You probably aren’t going to be creating your survey by hand, right?
And you almost certainly aren’t going to be manually collecting, sorting, and analyzing your data, either.
To make the survey process go as smoothly as possible – both for yourself and for your survey respondents – you’ll want to use tools that:
- Are easy to use
- Offer the necessary features and capabilities
- Are cost-efficient
Let’s briefly talk about each of these factors in terms of both your organization and your customers.
1. Ease Of Use
This is probably a no-brainer, but the entire reason technology and tools exist in the first place is to make processes easier.
So, when looking for a customer survey-creation tool, you want to be sure it’s actually going to enable you to do what you need to do without adding any frustration to the mix.
More importantly, though, you absolutely want to be sure that your survey is easy for your customers to complete. If they face any kind of glitches while doing so, they’re much more likely to abandon the survey altogether than they are to stick around and figure out what the problem is.
Make sure the survey software you decide to use makes it easy for you to create your survey and even easier for your customers to complete it.
2. Features (For You)
On the back-end of things, the survey tool you use should allow for a number of customization options, such as the use of various question types and the implementation of survey logic (we’ll get more into these things later).
Such customization will allow you to tweak your survey to ensure that you can actually ask the question you want to ask. On the other hand, a tool that only allows you to create surveys with generic question types and the like will make it more difficult to actually reach the goal you’ve already set for your survey.
Also, the tool you use should automate the process of collecting and organizing data in a variety of forms. This will allow you to easily view the important data you’ve been seeking in a way that is most intuitive and understandable to your organization.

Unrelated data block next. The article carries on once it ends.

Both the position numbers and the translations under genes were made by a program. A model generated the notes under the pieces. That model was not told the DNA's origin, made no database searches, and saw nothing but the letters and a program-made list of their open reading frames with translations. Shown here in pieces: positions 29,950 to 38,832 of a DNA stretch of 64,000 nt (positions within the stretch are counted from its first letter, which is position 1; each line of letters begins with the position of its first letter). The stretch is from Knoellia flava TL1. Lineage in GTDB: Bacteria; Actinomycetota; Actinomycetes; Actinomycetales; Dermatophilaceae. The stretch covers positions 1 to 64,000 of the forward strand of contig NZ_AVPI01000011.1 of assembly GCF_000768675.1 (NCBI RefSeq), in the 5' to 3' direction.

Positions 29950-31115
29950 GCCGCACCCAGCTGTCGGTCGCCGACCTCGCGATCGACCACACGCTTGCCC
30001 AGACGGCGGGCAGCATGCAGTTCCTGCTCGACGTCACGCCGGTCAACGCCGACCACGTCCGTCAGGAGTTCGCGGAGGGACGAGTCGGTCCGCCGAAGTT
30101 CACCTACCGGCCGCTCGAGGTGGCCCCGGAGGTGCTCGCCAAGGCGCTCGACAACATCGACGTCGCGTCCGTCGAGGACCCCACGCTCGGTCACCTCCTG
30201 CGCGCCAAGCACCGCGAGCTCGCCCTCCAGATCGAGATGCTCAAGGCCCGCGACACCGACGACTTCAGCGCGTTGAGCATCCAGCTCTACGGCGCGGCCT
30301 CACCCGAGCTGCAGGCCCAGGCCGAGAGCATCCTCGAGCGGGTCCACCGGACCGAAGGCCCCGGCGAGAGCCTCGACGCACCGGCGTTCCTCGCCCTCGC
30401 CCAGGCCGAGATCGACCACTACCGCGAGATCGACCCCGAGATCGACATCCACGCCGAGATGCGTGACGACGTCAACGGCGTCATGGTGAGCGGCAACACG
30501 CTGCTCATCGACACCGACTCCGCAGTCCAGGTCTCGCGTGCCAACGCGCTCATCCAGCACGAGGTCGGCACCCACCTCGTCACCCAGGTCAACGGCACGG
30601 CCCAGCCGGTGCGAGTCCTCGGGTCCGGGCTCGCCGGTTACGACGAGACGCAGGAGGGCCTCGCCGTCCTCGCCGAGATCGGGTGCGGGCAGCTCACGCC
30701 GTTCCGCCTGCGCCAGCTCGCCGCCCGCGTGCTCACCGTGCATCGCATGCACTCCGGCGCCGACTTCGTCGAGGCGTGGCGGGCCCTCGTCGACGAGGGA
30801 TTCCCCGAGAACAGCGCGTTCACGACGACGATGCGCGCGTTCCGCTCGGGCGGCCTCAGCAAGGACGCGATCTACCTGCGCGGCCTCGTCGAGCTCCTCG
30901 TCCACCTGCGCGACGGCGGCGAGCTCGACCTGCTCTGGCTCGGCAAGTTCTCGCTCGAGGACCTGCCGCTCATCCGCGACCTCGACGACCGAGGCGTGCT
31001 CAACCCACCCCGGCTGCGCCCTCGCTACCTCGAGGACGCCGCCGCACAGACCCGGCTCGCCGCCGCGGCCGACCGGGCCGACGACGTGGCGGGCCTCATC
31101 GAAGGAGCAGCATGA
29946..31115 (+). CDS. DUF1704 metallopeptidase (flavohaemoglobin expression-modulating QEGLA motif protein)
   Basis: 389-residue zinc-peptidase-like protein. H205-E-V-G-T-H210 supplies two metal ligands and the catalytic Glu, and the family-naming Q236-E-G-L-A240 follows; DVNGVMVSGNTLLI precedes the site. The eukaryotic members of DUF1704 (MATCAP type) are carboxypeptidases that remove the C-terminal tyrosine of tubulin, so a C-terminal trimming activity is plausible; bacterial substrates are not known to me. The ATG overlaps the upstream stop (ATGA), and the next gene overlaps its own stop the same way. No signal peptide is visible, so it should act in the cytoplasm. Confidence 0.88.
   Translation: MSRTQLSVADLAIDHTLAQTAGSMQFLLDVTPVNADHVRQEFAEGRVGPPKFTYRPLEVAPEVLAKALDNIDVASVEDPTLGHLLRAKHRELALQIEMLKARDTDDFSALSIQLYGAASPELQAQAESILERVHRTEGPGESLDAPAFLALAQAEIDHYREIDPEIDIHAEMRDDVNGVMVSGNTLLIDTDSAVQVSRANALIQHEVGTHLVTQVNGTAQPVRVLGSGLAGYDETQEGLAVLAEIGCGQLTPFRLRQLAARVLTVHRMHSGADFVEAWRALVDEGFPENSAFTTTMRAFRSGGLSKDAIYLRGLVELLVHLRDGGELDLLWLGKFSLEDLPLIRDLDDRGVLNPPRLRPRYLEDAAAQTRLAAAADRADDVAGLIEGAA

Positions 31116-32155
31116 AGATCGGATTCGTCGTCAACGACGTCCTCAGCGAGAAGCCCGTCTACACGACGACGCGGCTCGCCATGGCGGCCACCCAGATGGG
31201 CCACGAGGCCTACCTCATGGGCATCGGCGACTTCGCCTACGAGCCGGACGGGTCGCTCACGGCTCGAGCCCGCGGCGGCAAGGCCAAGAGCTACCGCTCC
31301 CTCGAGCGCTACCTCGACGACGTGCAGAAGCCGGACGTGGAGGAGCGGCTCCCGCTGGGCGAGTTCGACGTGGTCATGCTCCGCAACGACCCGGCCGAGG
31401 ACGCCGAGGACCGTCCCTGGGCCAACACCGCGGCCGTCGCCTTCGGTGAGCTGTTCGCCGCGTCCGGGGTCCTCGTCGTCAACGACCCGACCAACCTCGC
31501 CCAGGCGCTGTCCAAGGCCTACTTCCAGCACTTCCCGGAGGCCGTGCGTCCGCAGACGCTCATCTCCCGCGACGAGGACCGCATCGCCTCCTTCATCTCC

One last thing to consider is whether your tool of choice offers the ability to automate receipt confirmation and follow-up messages to your respondents. Keep this in mind for later on.
Before you pull the trigger and purchase a survey-design tool, make sure it does exactly what you need it to do. But be prudent, as well. An all-encompassing survey tool might actually offer too much for your current needs and may end up costing you more than it was worth.
3. Features (For Your Audience)
On the front end, you want to be able to design your survey so that it’s aesthetically pleasing to your audience.
Make sure the tool you choose allows you to customize the look and feel of your survey, so that your customers aren’t forced to stare at an ugly, poorly-designed form for your benefit.
In terms of what to look for, make sure your chosen survey tool allows you to align your survey with your brand’s color theme and overall style. It may seem trivial, but offering your customers a survey that looks and feels like it’s truly a part of the overall customer experience can make respondents more apt to engage with and fully complete your survey.
4. Other Resources
Before you dive into the process of creating and delivering your customer survey, you want to have a pretty good idea of what it will cost you in terms of resources such as time, money, and manpower.
To do so, you’ll need to think realistically about everything that conducting a customer survey involves:
- Survey Creation & Delivery: From question creation to design, actually creating a survey can (and should) be a time and resource-consuming process. Doing so involves input from a number of specialists, perhaps some of which you’ll be hiring on a freelance basis. Make sure you plan ahead to ensure your team has ample time to focus on developing your survey, or that your company can afford to hire out if needed.
- Responding to Surveys: As we’ll talk about a bit later on, responding to customers once they submit their responses is incredibly important – especially if they report having had a negative experience. Make sure you have resources set aside to communicate with respondents immediately, should the need arise.
Analyzing Results & Making Improvements: After you’ve conducted a survey, your work has only just begun. You’ll then need to dig into the data your customers have provided to determine how you can improve your company’s operations to better serve them. Of course, making these improvements will inherently require heavy resource allocation. Make sure you’re prepared to make this step to avoid having wasted all the time, money, and energy you’ve utilized up until this point.